US News and World Report noted that many of the world’s largest businesses, including Coke, Pepsi, Walmart, Nestle, Mars, Monsanto, Kellogg, General Mills, Microsoft, and IBM, "are now engaged and actively responding to climate science and data."

Mr Coleman's comments come as President Barack Obama came under fire from climatologists as federal data revealed The United State's energy-related carbon pollution rose 2.5 per cent despite the President's pledges to decrease it.

President Obama told 120 world leaders at the United Nations climate summit last month that America had done more under his watch in cutting greenhouse gases than any other country.

Despite this, the Energy Information Administration's Monthly Energy Review showed an increase in the use of energy from coal.

World leaders have pledged to keep the global average temperature from rising two degrees Celsius above pre-industrial levels to prevent the worst consequences of climate change.

The UK, along with the US and other developed countries, is expected to pledge further actions on climate change early next year.

Climate expert William Happer, from Princeton University, supported Mr Coleman's claims.

He added: "No chemical compound in the atmosphere has a worse reputation than CO2, thanks to the single-minded demonisation of this natural and essential atmospheric gas by advocates of government control and energy production.

"The incredible list of supposed horrors that increasing carbon dioxide will bring the world is pure belief disguised as science."

In 2010 a high-level inquiry by the InterAcademy Council found there was "little evidence" to support the IPCC's claims about global warming.

It also said the panel had purposely emphasised the negative impacts of climate change and made "substantive findings" based on little proof.

There has been no recorded global warming for 18 years

Supermarket Seafood Survey

A recent survey by the Marine Conservation Society has uncovered just how seriously UK supermarkets are taking the sustainability of their seafood. We've been delving into the nitty gritty of their seafood policies, sourcing, labelling etc. - and the results are very interesting!

How does your local supermarket score?
Some retailers have shown a real improvement. Sainsbury's and Marks & Spencer are leading the way in joint first, whilst the Co-operative comes in close second and Waitrose third.

Lack of participation by some supermarkets, however, is keeping consumers in the dark when it comes to choosing sustainable seafood.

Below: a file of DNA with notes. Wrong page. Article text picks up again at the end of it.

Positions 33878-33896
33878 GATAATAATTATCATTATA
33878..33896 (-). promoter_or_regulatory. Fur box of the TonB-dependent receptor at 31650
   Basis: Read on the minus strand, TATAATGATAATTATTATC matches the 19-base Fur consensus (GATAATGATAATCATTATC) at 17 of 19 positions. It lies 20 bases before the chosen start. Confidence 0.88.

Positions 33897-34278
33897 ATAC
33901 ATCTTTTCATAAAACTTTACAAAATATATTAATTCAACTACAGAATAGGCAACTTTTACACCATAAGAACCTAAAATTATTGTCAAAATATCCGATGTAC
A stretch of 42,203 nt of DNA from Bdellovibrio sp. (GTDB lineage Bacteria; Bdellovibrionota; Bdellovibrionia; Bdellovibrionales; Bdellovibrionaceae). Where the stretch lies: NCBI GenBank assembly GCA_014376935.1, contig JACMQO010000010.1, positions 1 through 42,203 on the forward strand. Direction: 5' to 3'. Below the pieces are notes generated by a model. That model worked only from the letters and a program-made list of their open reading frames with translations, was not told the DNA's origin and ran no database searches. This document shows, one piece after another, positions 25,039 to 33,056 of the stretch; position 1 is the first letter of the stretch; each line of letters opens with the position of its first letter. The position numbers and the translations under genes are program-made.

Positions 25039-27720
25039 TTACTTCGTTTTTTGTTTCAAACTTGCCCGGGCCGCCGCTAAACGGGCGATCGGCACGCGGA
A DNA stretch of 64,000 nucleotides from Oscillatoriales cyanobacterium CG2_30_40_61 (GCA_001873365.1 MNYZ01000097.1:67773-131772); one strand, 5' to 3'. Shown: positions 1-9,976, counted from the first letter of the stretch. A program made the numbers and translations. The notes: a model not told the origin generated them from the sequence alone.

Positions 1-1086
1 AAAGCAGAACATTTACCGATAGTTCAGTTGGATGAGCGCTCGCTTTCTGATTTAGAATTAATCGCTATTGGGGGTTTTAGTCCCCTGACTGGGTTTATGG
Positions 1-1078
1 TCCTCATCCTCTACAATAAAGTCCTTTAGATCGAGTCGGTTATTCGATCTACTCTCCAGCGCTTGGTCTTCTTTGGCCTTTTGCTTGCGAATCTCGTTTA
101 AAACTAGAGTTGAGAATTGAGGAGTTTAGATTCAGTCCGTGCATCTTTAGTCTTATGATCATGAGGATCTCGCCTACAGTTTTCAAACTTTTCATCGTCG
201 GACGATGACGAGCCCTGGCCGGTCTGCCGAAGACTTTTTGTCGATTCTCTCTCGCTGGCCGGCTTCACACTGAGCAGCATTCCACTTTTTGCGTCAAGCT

If supermarkets aren’t being transparent about where and how their seafood is being sourced and sold then how can consumers have trust in the sustainability of the fish being sold to them?

Tesco, which has the highest market share of seafood of all the UK’s supermarkets declined to take part in our survey, which assesses retailers’ seafood policies, own brand sources and labelling, as well as other indicators of how seriously supermarkets take sustainability. Aldi also chose not to participate this year with Asda, Lidl, Spar and Budgens not even responding.

We think traceability and labelling of seafood still needs improvement from all retailers: “In many cases seafood has a longer supply chain than meat. We know that some fish caught in UK waters is then sent halfway across the world, often to Asia, to be processed and then transported back here and sold in our supermarkets,” says Samuel Stone.

“What’s needed in the supply chain are the 3T’s - trust, transparency and traceability – to make sure that seafood doesn’t have its own ‘horsemeat’ scandal to deal with.”

Whilst improvements have been made, labeling and consumer awareness continues to be an issue for even the leading retailers. New labeling laws come into effect this year, which means that shoppers should start to see better information on seafood products, including how the fish was caught, where it was caught or farmed, and the full species name. We believe that if shoppers can’t see this information on their seafood products - including those sold online - they should choose something else. This information is essential when consumers are checking products against the MCS fish advice website www.fishonline.org


How "Jaws" misrepresented the great white

Billed as "The terrifying motion picture from the terrifying No 1 bestseller," Jaws has shaped the way many of us view sharks. But the creatures don't deserve their vicious reputation.